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Advanced mix automation

From: Audio for Film and Video with Pro Tools

Video: Advanced mix automation

When you are working in HD or with a complete production toolkit, you get a few advanced automation control features. While some of these are more centered around control surfaces, in this movie, we will go over some of the advanced features that can have an impact on mixing audio for video. Write on Stop is one of these advanced automation features. You can use it in your audio for video session to find a good sweet spot for music while you're moving the fader around, and then when you hit Stop it will write that automation setting to either before and after your location, from where you are to the end of the session, from where you are to the beginning of the session, or to the previous or next breakpoint.

Advanced mix automation

When you are working in HD or with a complete production toolkit, you get a few advanced automation control features. While some of these are more centered around control surfaces, in this movie, we will go over some of the advanced features that can have an impact on mixing audio for video. Write on Stop is one of these advanced automation features. You can use it in your audio for video session to find a good sweet spot for music while you're moving the fader around, and then when you hit Stop it will write that automation setting to either before and after your location, from where you are to the end of the session, from where you are to the beginning of the session, or to the previous or next breakpoint.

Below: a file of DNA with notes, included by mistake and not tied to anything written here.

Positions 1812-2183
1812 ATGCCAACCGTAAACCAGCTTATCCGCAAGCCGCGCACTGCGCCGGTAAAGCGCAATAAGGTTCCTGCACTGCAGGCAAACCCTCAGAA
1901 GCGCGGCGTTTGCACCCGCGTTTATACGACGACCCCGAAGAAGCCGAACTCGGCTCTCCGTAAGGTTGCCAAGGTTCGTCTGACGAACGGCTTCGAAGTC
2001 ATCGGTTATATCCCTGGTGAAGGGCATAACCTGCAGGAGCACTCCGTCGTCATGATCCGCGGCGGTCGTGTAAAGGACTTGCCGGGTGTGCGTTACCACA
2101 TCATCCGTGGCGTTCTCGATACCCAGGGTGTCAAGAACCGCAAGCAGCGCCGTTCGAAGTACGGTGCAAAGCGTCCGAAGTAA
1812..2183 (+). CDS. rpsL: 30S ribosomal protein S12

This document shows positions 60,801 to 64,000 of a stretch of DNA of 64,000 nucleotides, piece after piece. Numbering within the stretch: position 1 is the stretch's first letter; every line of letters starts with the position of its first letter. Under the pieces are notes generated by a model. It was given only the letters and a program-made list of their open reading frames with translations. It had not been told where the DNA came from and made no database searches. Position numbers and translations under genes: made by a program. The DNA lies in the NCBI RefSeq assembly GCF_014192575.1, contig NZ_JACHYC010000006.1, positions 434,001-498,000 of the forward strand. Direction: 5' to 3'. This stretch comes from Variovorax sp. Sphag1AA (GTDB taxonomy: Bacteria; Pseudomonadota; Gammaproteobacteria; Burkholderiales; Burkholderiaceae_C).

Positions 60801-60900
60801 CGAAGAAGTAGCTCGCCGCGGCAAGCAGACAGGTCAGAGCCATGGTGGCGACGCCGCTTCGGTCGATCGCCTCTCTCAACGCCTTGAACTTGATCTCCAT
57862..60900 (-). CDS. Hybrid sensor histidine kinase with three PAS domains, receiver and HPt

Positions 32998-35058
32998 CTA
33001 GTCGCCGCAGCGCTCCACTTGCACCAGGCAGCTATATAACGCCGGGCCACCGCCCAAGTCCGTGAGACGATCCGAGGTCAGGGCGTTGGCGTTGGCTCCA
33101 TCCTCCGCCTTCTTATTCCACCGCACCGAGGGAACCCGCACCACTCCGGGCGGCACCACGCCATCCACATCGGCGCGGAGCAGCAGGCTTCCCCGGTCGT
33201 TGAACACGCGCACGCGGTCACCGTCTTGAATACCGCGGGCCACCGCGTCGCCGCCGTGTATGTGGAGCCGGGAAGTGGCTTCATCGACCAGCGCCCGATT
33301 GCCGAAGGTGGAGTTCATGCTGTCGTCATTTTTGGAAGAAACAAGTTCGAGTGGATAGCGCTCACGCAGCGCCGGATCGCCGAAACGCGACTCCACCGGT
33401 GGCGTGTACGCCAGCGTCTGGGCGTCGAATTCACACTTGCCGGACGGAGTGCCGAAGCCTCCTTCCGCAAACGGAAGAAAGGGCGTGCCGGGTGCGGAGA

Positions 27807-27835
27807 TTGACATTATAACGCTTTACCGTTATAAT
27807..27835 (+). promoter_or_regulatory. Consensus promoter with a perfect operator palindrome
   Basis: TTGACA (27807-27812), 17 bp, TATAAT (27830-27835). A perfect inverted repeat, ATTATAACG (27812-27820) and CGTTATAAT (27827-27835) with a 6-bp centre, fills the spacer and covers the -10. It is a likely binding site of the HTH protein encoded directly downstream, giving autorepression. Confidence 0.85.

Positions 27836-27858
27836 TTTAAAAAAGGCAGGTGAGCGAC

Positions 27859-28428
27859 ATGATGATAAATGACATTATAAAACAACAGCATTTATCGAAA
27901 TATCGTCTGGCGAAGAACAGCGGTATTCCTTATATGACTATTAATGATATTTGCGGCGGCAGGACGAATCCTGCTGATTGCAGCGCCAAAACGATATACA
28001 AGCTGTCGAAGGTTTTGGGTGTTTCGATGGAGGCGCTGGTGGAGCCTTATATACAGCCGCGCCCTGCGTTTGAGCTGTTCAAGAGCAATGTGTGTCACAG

So, let me show you how that would work. We are going to set it to Write for the whole length of the session before and after. So, this would be kind of like an initial pass when you're trying to find just globally where the music should sit. The next thing you want to do is set this track into Latch. And what I am going to do is hit Play and I will move the fader until I find the sweet spot where I think it's sitting the best. And you will see once I hit Stop it will write that location to the whole session for this automation playlist. (Engines revving) So, finding the stop where I want to put it and let's say I like the volume to be there.